Since the part in question uses CMake, I suggest trying the
cmake plugin. Less you need to do manually. I actually suggest trying it without any hackery first-- maybe it has install rules I missed! So try this, and see how it works:
If it errors out saying something that effectively means “what the heck, no install rules” try this (assuming the lib gets built in
<build dir>/lib and the includes get placed into
artifacts: ['lib', 'include']
If that still doesn’t work, you can try the more manual shell hackery outlined above, or use the nil plugin as you’re doing and do EVERYTHING by hand. Yucky, but doable.
Bingo. Every part goes through a lifecycle of steps:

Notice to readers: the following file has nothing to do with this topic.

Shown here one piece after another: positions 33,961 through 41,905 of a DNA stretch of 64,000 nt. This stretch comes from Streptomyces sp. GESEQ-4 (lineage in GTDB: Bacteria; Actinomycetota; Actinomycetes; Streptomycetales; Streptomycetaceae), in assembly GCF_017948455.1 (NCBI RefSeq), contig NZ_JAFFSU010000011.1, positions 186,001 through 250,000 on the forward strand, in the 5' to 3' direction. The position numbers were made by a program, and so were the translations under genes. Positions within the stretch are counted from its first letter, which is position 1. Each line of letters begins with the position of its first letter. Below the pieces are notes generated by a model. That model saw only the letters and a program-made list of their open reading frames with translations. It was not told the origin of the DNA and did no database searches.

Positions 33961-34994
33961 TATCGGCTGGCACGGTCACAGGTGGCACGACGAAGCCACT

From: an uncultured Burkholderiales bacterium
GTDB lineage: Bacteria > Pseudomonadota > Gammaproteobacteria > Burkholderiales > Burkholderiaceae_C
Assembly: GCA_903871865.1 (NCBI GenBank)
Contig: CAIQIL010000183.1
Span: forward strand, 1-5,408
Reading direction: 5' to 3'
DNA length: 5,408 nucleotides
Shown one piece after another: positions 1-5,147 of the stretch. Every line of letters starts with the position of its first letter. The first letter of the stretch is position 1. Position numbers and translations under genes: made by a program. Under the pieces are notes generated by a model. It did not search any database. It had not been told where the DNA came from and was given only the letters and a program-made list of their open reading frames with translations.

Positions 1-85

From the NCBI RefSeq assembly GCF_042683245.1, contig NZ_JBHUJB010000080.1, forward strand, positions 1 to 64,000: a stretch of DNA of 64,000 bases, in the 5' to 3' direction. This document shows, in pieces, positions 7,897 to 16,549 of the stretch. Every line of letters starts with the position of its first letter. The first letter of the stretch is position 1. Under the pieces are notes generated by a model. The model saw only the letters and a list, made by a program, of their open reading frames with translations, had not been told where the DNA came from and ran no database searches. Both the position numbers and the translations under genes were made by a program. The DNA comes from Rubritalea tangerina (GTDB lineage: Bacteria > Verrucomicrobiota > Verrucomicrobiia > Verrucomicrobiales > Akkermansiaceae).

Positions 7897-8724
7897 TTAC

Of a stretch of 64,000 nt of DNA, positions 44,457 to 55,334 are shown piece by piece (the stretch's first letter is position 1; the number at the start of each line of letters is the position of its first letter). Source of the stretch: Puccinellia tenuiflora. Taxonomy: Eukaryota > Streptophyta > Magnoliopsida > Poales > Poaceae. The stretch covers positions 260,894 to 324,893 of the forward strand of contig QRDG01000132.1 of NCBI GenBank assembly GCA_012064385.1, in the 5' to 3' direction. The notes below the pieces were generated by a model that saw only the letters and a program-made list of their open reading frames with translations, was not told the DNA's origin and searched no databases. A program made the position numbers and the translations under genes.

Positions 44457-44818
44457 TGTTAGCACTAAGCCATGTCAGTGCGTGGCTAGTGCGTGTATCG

pull: Pull the source code for this part
build: Build/install this part (place things into
stage: Place the installed stuff into the common staging area (i.e. migrate everything in
$SNAPCRAFT_PART_INSTALL into staging area)
prime: Place the final stuff into the priming area (which after all parts are complete, ends up being the snap)
So if you need to build part A that depends on part B, you need to make sure part B is already in the staging area before part A is built. That’s exactly what the
after keyword does. By saying
after: [B] you’re saying “please stage part B before building this part” which means you can use the
$SNAPCRAFT_STAGE variable to access its libs, includes, etc. That’s what this post is covering.